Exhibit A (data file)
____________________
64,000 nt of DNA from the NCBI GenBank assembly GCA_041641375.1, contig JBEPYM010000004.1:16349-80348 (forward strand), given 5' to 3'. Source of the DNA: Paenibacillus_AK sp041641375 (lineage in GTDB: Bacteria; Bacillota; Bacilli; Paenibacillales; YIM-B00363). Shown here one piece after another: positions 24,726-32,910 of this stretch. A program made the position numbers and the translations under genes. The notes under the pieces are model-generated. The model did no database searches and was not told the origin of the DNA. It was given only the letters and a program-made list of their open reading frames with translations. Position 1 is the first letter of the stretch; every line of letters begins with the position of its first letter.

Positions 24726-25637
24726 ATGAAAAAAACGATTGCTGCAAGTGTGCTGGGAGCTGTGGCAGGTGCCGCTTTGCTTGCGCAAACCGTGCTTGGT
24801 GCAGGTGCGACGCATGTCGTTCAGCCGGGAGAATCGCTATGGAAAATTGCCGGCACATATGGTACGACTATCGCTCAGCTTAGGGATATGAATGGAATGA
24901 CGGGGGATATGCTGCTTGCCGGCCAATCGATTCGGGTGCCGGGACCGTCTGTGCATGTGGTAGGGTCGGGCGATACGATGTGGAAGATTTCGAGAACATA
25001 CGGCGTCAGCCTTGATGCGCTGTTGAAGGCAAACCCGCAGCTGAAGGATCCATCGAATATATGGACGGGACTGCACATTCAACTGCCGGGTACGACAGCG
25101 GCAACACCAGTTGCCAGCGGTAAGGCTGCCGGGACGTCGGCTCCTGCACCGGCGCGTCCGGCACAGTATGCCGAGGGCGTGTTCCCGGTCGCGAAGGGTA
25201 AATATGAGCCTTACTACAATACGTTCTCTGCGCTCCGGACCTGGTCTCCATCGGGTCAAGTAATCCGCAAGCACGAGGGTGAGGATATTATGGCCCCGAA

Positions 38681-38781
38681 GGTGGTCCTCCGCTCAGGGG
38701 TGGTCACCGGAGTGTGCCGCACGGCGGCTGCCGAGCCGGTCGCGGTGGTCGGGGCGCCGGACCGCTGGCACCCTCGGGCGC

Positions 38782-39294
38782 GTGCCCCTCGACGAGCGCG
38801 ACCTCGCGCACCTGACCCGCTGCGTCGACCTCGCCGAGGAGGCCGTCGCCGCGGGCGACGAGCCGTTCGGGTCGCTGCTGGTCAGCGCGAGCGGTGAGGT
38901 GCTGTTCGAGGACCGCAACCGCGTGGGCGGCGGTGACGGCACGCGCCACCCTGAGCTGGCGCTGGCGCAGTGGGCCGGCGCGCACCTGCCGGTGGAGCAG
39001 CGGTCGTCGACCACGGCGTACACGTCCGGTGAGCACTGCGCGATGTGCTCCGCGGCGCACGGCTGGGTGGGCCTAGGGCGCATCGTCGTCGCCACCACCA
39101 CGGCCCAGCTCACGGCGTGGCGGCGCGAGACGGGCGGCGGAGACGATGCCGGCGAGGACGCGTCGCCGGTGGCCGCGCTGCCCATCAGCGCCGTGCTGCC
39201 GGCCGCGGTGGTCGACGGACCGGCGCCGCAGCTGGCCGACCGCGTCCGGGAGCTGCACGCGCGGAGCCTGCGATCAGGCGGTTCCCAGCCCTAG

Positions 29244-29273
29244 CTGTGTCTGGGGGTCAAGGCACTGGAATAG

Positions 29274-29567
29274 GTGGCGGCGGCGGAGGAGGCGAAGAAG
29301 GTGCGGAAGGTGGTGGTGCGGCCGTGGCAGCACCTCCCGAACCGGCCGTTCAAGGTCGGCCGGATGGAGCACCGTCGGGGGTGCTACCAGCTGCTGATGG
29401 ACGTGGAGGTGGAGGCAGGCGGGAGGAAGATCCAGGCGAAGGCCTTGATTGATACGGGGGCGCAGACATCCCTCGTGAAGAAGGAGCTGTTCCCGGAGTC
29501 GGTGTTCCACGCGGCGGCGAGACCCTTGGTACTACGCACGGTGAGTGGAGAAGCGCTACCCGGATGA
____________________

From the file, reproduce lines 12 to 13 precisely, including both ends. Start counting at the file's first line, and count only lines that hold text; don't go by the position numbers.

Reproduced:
Positions 38782-39294
38782 GTGCCCCTCGACGAGCGCG